Thursday, December 3, 2009

That first time again

This was it. I had to do this. It has been a while, and I might sound like a horse, but I need to do this. For my self. For my peace of mind. For me to know, that I can do this. I squatted on the floor, placed my hands on my lap, straightened my back, closed my eyes and took a slow deep breath. As I breathed in I took in the ring of the electronic shruti. The amalgam of three basic notes. I separated them, unconsciously and chose my note. And synced my voice with the shruti and sang my first note after a long time. I felt my vocal cords vibrate and my voice surrounded me. I felt myself swaying as if I was swimming in the tone of my note. I was almost out of breath but I held on until the end. Then I took another slow deep breath. The silence was deafening. I sang the next note until my breath gave way. Then the third, and the fourth and the fifth. I was singing again.


A single drop of sweat ran down her temple and into the shallow cave under her jaw. The orange street light and the white light inside the bus reflected against that single line of sweat, accentuating her slender, oval face. An angry finger wiped it off clumsily. Little fringes of her hair stuck to her forehead, undisturbed by the rhythmic bobbing of her head. I couldn’t help being thankful for the humidity that day.

I was on my way back from work. On an impulse I had stopped for pani puri at the roadside chaat stall outside my office. Sairam’s stall was as usual swarming with young professionals refreshing themselves from a hard Monday’s work. I had to squeeze and push my way through to reach the panipuri wala. But I was in no hurry to leave. The traffic on the road didn’t encourage me to add my bike to it. I was rolling up my sleeves when the BEST bus came to a halt in front of the stall. It was so close to the pavement that the tires almost brushed against the concrete bricks. The bus was packed with the rush hour crowd. With every lurch of the bus, the crowd inside moved in inertia like a tribal dance.

She was a peculiar sight. I don’t know what was peculiar about her but there was something about her that caught my attention. She was seated in the front of the bus at a window seat. She had earphones on and an elbow stuck out of the window. She had long wavy hair that was tied in a pony tail at the nape of her neck. Tiny fringes of curly hair sprung out on her forehead. She was fair. There was a slight unconscious smile lingering on her lips. I couldn’t tell what her eyes looked like because they were hidden behind fat rimmed glasses. She was singing along with the music playing in her ears. I could see her only between a thickening layer of heads. But I saw that her eyes were shut, her head bobbed and her fingers tapped together in rhythm –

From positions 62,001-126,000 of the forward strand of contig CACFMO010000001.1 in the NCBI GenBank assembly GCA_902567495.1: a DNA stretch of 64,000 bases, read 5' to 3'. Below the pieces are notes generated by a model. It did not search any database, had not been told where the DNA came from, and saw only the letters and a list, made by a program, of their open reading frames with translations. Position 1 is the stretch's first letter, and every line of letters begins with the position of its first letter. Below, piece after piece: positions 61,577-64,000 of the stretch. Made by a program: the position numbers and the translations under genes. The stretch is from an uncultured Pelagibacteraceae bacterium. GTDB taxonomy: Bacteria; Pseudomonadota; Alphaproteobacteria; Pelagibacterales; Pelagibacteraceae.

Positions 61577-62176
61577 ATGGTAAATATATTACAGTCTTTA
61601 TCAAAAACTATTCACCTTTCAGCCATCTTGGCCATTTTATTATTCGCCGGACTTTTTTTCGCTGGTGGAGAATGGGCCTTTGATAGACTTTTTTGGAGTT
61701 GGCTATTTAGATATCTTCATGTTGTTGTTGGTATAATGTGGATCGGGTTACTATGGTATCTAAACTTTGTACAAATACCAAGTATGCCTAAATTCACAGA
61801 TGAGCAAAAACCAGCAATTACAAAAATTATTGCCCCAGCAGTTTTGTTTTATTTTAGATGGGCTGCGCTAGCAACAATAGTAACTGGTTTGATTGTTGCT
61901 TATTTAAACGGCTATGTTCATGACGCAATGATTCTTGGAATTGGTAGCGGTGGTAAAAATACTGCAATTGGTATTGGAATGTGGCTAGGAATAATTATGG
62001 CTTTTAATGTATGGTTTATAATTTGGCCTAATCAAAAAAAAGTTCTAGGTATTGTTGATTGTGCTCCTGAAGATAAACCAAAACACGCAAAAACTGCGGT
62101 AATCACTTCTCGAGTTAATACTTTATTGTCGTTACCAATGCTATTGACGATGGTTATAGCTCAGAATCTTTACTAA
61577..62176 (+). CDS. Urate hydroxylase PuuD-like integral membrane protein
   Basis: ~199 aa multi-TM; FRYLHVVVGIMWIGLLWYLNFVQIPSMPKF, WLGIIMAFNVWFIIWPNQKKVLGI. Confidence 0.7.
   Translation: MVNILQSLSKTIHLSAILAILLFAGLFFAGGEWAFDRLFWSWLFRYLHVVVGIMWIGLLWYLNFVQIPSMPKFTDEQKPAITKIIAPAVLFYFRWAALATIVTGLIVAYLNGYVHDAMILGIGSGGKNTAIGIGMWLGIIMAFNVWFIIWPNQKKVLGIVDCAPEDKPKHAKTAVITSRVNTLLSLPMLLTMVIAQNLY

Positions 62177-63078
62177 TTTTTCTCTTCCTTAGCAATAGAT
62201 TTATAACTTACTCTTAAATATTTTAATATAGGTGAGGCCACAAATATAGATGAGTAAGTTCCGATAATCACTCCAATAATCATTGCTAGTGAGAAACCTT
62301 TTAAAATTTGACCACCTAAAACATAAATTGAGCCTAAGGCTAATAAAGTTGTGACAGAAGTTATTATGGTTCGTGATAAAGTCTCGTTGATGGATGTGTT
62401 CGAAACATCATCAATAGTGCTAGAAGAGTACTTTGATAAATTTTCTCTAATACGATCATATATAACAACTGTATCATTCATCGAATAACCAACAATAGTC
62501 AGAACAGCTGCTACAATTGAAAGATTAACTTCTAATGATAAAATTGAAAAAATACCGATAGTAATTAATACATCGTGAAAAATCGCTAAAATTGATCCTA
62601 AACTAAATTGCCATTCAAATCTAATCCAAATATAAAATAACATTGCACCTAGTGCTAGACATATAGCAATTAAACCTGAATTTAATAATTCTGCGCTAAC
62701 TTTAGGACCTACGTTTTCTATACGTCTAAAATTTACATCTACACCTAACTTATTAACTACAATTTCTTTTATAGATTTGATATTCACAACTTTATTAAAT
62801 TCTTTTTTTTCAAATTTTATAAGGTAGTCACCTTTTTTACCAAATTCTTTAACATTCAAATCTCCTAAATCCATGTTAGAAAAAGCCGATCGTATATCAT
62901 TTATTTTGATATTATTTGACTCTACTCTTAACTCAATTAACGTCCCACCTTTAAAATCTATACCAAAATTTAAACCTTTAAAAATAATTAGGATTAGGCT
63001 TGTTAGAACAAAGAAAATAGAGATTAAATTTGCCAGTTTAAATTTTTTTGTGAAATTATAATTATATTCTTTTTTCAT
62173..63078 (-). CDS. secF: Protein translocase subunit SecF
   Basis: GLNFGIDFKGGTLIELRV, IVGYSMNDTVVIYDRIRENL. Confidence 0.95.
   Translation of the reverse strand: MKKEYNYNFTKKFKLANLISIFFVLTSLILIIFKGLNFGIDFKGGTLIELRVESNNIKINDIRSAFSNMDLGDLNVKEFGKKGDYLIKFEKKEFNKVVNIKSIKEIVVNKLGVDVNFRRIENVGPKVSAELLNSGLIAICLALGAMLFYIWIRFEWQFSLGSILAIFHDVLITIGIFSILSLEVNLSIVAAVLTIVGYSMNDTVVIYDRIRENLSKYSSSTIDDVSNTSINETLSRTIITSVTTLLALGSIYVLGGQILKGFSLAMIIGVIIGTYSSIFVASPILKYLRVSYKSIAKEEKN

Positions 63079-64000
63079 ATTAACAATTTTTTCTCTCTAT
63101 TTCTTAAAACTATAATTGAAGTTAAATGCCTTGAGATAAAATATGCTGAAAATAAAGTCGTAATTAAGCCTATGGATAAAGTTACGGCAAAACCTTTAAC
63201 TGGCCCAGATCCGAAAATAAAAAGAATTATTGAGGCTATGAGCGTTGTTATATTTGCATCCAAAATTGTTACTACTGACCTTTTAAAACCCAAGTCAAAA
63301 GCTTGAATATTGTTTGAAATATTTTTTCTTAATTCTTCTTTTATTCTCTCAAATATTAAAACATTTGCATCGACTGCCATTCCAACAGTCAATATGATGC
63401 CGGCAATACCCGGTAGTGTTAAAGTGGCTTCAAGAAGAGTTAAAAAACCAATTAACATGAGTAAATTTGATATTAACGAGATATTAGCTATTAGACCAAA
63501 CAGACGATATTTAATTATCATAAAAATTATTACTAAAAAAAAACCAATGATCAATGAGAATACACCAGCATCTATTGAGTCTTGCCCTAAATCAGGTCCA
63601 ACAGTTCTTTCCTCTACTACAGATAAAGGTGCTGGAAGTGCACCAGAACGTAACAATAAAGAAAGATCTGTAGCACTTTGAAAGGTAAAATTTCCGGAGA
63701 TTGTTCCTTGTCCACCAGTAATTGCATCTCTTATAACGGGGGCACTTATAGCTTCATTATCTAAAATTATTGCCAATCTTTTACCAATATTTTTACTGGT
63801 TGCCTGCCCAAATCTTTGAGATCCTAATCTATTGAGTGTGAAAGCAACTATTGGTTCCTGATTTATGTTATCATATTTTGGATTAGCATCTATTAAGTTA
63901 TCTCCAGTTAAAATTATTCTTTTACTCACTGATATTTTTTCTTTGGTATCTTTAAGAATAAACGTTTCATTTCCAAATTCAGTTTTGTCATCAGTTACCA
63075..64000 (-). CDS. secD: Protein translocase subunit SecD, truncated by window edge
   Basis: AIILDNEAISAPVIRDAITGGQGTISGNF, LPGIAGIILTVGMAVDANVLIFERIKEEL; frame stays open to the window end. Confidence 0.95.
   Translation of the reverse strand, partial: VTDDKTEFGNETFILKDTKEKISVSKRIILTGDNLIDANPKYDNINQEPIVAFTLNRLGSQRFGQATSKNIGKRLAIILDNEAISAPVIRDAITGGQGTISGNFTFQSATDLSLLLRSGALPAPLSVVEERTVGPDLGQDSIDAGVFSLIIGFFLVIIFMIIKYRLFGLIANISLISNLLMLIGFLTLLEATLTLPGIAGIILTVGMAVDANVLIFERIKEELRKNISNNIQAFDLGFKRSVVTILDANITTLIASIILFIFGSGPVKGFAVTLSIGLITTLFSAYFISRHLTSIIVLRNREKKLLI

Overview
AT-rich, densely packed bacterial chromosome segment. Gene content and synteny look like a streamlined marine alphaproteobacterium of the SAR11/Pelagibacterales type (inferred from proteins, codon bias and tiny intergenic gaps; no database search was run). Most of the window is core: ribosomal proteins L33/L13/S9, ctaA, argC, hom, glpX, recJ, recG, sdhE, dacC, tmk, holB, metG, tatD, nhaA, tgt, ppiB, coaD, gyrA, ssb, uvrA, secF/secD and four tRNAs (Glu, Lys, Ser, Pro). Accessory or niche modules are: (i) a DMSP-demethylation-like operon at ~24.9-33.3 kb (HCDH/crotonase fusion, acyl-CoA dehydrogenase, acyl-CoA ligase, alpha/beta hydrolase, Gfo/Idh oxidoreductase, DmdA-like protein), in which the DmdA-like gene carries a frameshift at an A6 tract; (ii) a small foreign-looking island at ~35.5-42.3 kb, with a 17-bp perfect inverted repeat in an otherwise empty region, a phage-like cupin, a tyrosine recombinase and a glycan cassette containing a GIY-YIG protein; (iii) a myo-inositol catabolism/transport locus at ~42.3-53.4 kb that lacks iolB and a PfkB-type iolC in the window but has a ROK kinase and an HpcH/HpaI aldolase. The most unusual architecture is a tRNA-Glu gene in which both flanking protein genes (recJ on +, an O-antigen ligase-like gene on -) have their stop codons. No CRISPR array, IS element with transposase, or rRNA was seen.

tap – tap tap – tap
tap – tap tap – tap

I suddenly lost my appetite. I asked for a glass of water instead. When the man gave it to me, I made my way out of the crowd around the stall. She had opened her eyes, and looked at the traffic jam ahead as if she had just noticed it. Silly girl, I said in my mind and shook my head as I poured some water into my cupped hand and splashed it across my face. I needed to cool my face badly. As I opened my eyes and looked up at the bus, still stationary. I noticed she was looking at me. She was longingly looking at the steel tumbler in my hand. Her eyes slowly shifted to my face and suddenly my face felt very hot. She looked at me with piteous eyes as if to ask something of me. A strange energy rose up in my stomach, past my chest. But as it reached my throat it came out in a sudden laugh.

I panicked. I knew that was the wrong reaction. And it wasn’t even what I wanted to do. I waited for her reaction. She looked at me one long second and giggled under her breath, a little embarrassed. I relaxed. The bus lurched further and suddenly I realized the bus was going to move. For the wildest second I considered getting on the bus. But I didn’t. And walked to my bike. And left.